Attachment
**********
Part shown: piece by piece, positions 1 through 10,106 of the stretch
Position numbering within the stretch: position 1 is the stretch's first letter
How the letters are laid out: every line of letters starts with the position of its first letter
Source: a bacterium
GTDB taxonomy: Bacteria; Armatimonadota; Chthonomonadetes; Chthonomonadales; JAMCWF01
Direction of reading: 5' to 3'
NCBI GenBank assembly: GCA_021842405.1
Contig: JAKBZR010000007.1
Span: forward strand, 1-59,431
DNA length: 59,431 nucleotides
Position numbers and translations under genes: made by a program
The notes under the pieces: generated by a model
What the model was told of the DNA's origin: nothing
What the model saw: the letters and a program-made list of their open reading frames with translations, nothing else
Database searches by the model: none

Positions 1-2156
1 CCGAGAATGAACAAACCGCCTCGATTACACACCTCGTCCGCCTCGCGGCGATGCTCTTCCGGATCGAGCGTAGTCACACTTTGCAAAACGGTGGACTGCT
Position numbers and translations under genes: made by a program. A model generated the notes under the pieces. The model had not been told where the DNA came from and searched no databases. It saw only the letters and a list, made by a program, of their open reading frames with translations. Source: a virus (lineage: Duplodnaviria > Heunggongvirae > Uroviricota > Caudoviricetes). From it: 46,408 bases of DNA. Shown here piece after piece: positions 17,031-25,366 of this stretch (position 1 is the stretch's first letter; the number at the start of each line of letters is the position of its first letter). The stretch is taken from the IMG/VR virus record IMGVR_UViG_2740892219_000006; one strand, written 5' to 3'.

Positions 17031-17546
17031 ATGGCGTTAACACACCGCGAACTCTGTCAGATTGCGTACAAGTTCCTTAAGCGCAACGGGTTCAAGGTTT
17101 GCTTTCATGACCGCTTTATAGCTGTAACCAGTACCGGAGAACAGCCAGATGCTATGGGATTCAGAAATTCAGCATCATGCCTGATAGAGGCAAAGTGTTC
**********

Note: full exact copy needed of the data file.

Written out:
Part shown: piece by piece, positions 1 through 10,106 of the stretch
Position numbering within the stretch: position 1 is the stretch's first letter
How the letters are laid out: every line of letters starts with the position of its first letter
Source: a bacterium
GTDB taxonomy: Bacteria; Armatimonadota; Chthonomonadetes; Chthonomonadales; JAMCWF01
Direction of reading: 5' to 3'
NCBI GenBank assembly: GCA_021842405.1
Contig: JAKBZR010000007.1
Span: forward strand, 1-59,431
DNA length: 59,431 nucleotides
Position numbers and translations under genes: made by a program
The notes under the pieces: generated by a model
What the model was told of the DNA's origin: nothing
What the model saw: the letters and a program-made list of their open reading frames with translations, nothing else
Database searches by the model: none

Positions 1-2156
1 CCGAGAATGAACAAACCGCCTCGATTACACACCTCGTCCGCCTCGCGGCGATGCTCTTCCGGATCGAGCGTAGTCACACTTTGCAAAACGGTGGACTGCT
Position numbers and translations under genes: made by a program. A model generated the notes under the pieces. The model had not been told where the DNA came from and searched no databases. It saw only the letters and a list, made by a program, of their open reading frames with translations. Source: a virus (lineage: Duplodnaviria > Heunggongvirae > Uroviricota > Caudoviricetes). From it: 46,408 bases of DNA. Shown here piece after piece: positions 17,031-25,366 of this stretch (position 1 is the stretch's first letter; the number at the start of each line of letters is the position of its first letter). The stretch is taken from the IMG/VR virus record IMGVR_UViG_2740892219_000006; one strand, written 5' to 3'.

Positions 17031-17546
17031 ATGGCGTTAACACACCGCGAACTCTGTCAGATTGCGTACAAGTTCCTTAAGCGCAACGGGTTCAAGGTTT
17101 GCTTTCATGACCGCTTTATAGCTGTAACCAGTACCGGAGAACAGCCAGATGCTATGGGATTCAGAAATTCAGCATCATGCCTGATAGAGGCAAAGTGTTC